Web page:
Sheila Fitzpatrick is a highly esteemed scholar who has been publishing and editing works on Russian history since the 1970s (“Sheila Fitzpatrick Biography”). Her signature work on the Bolshevik Revolution which transformed tsarist Russia into the Soviet Union was first published by the prestigious Oxford University Press in 1982 and has since undergone three revisions as Fitzpatrick remains dedicated to keeping history alive and vital even as the past transforms into the present and looks to the future.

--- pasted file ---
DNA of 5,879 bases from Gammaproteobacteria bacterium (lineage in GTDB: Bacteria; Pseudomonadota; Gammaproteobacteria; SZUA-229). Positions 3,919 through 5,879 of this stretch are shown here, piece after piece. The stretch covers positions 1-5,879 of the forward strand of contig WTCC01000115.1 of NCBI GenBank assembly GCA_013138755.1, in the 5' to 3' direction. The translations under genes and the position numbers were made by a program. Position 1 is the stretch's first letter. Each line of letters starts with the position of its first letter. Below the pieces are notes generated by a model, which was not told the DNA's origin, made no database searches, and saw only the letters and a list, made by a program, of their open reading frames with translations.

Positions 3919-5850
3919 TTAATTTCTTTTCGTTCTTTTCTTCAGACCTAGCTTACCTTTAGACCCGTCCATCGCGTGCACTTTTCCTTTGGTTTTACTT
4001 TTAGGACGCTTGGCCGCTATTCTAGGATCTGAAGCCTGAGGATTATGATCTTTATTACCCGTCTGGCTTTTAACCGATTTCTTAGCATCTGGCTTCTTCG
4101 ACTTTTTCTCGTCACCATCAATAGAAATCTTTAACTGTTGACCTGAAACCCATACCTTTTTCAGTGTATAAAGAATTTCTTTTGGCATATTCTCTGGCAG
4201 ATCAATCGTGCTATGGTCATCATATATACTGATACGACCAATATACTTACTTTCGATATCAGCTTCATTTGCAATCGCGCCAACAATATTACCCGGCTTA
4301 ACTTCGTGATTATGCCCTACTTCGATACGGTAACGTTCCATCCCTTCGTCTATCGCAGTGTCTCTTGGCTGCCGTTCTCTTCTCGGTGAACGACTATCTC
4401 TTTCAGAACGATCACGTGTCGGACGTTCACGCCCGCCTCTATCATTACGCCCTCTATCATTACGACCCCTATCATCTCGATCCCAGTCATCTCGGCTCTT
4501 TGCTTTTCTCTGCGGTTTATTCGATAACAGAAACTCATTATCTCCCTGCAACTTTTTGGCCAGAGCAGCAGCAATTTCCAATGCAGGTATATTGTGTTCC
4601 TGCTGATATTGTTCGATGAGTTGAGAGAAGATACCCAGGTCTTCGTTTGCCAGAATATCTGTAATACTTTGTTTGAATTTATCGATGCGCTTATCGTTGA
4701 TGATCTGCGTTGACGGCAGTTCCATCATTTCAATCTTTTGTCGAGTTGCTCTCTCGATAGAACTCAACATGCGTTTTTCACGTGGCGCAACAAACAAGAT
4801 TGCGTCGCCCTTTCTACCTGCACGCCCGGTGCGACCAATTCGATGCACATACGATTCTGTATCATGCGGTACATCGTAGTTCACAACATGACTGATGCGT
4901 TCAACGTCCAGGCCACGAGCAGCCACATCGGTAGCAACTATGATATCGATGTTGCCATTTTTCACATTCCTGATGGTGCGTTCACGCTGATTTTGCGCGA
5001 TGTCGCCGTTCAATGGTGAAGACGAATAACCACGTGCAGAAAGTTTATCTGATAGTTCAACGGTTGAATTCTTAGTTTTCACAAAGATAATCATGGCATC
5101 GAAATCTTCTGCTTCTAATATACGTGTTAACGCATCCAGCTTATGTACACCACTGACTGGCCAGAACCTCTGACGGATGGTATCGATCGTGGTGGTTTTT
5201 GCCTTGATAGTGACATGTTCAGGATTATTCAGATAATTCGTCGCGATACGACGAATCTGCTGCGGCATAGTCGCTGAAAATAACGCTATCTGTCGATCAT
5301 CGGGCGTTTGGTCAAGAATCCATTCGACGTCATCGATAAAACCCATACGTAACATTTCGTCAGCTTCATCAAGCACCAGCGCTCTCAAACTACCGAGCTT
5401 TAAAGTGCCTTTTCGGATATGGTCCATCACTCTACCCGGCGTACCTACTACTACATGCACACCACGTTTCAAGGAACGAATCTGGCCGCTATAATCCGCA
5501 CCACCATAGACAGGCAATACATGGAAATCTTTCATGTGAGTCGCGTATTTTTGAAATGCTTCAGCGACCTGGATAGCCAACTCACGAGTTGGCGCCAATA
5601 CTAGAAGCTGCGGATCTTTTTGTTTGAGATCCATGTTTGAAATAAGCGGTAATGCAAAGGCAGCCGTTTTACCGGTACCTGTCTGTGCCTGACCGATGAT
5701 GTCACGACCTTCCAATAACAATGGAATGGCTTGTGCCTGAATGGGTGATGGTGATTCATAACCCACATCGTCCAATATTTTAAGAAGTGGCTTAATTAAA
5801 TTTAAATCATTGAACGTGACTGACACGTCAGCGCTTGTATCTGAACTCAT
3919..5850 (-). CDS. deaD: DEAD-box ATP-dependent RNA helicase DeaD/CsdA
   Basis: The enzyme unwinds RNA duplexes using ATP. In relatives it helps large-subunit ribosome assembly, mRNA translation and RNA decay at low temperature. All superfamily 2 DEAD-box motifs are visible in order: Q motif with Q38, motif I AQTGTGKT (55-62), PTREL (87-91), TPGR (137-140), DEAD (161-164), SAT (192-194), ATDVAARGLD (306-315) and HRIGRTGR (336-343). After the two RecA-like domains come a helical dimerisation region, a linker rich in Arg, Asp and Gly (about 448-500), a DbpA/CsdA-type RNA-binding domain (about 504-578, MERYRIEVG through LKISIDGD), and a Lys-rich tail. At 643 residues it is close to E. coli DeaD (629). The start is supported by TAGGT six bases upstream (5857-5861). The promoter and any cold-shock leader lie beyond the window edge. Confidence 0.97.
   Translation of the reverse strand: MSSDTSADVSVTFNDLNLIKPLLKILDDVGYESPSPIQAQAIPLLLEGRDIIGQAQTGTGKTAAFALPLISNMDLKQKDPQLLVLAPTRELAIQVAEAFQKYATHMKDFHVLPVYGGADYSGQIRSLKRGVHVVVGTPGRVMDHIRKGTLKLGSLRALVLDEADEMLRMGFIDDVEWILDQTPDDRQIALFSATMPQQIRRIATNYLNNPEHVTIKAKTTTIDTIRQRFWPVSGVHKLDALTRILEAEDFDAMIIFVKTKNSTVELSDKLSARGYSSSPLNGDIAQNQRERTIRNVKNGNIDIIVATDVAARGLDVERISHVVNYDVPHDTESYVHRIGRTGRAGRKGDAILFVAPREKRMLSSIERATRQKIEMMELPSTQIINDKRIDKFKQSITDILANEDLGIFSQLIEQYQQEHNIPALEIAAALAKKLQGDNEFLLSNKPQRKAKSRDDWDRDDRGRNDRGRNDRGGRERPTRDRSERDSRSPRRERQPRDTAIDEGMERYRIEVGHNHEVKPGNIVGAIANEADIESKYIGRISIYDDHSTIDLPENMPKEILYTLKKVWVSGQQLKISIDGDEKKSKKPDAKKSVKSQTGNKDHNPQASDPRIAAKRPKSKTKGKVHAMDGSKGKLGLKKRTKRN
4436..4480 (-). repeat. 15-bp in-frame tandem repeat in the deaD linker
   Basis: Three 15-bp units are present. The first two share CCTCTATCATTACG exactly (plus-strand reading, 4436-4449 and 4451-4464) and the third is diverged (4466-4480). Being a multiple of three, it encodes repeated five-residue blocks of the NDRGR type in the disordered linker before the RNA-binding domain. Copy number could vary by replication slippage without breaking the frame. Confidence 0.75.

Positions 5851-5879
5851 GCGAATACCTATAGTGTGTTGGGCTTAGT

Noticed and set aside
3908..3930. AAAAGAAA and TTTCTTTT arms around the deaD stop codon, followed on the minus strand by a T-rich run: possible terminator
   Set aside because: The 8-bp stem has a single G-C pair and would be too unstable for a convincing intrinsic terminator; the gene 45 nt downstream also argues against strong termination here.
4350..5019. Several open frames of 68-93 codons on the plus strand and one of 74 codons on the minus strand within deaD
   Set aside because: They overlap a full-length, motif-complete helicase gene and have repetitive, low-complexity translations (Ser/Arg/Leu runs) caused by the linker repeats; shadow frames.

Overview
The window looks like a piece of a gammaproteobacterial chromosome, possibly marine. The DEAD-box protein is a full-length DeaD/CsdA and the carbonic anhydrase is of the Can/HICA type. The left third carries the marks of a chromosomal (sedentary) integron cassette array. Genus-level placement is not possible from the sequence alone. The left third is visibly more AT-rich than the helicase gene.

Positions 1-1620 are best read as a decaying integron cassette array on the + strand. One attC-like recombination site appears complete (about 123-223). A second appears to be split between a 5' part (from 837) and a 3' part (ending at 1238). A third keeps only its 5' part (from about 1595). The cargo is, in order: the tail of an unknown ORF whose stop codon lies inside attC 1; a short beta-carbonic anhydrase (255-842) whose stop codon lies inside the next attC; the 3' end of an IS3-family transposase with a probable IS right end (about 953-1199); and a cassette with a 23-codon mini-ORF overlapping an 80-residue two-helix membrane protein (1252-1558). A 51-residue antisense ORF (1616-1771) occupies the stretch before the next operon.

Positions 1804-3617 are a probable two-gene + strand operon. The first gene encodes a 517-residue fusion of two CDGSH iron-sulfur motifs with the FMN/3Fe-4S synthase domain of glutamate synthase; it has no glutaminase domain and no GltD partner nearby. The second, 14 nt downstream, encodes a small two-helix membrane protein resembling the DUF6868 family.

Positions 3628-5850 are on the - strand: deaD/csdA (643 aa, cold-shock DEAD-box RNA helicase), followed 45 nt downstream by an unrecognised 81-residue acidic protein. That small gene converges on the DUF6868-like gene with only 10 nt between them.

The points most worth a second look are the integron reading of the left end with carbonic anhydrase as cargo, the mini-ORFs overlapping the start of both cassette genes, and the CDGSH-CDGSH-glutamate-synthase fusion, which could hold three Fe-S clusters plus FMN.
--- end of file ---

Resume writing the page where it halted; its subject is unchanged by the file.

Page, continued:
Despite these infrequent updates, the volume remains rather slim enough at just over 220 pages to remains a primary resource for those who are just beginning to express an interest in the Russian Revolution and want to enjoy a quick learning experience without feeling as though they are resorting to a highly edited Cliff’s Notes version of history.